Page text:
The historic home of Arizona’s most influential veterans’ group hides in plain sight – but for how long?
If you live or work in downtown Phoenix, you’ve probably passed by the American Legion hall at 7th Avenue and Van Buren. You might not notice it if it weren’t for the huge American flag flying overhead, which is hard to miss. It’s a nondescript building, set back from the street behind a field of asphalt parking. You wouldn’t know from looking that the Luke/Greenway Post No. 1 has been the most influential veterans’ organization in the state. It’s one of the three oldest posts in the U.S., established in 1919. For the first fifty years or so, it was involved in every significant veterans’ issue, and it was a center of Phoenix social life.
But it may not be there much longer.
A national movement begets a local landmark
The national movement that resulted in the organization called the American Legion has its roots in World War One. In those days, America’s wars were fought by a cross section of its citizens, driven by feelings of patriotism and unity that today seem a distant memory. The community spirit of support for the returning Doughboys (which, despite their diversity, were of course still mostly young men), who had fought, survived, or died in the first truly mechanized war, was palpable. This support was demonstrated locally by the direct assistance given to the newly chartered Legionnaires by the city of Phoenix providing them with a home.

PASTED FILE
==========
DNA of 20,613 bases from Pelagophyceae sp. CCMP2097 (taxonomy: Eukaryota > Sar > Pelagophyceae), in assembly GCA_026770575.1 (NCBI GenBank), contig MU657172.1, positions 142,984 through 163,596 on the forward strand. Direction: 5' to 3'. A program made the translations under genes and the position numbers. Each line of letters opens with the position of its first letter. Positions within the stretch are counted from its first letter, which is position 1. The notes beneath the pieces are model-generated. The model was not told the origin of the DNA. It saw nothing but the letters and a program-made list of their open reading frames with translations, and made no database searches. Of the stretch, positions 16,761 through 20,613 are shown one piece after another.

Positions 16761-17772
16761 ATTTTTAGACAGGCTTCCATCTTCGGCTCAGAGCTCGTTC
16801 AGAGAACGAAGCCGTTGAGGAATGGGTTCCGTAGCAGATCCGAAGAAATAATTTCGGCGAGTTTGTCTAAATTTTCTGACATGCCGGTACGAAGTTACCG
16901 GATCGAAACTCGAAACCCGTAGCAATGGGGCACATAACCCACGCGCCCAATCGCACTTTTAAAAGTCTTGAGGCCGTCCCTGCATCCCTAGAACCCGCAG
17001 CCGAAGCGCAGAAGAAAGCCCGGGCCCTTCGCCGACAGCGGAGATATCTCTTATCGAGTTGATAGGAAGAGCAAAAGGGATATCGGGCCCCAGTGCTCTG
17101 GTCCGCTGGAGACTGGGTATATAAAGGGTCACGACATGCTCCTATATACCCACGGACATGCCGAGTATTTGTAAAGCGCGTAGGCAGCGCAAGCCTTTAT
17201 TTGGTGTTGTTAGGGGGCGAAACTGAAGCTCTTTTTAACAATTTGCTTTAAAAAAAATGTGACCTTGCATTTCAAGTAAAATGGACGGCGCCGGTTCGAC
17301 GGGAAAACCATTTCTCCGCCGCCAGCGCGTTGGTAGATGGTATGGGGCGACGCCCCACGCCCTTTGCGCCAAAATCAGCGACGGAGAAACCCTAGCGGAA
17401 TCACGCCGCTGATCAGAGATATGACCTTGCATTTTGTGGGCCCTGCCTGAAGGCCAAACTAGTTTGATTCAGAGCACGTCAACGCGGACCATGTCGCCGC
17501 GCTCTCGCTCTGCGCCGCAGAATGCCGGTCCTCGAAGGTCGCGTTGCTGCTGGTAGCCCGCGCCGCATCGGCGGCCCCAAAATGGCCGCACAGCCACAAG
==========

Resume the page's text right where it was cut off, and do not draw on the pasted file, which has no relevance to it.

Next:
The story of Phoenix’s Legion home starts in the 1880s, when Vina Brown was one of the landowners on the northwest edge of what was then Phoenix who banded together to make Grand Avenue possible. Her home on Yavapai Street (which would become 7th Avenue), just north of the new Five Points intersection at Van Buren Street, was provided with its own parcel in the new University Addition. By the ‘teens the property and its two-story Mansard-roofed Victorian house had become the home of the William and Georgiana Pickrell family, ostrich farmers. Mr. Pickrell was a charter member of the new Frank Luke Post No. 1 and was among those searching for a permanent meeting place. They had been meeting in various borrowed office spaces around town. Public support for the returning veterans was such that the city stepped in to purchase a home for them. Pickrell sold his home to the city in 1919, which on February 20, 1920 leased it to the post on a 99-year lease for $1 per year.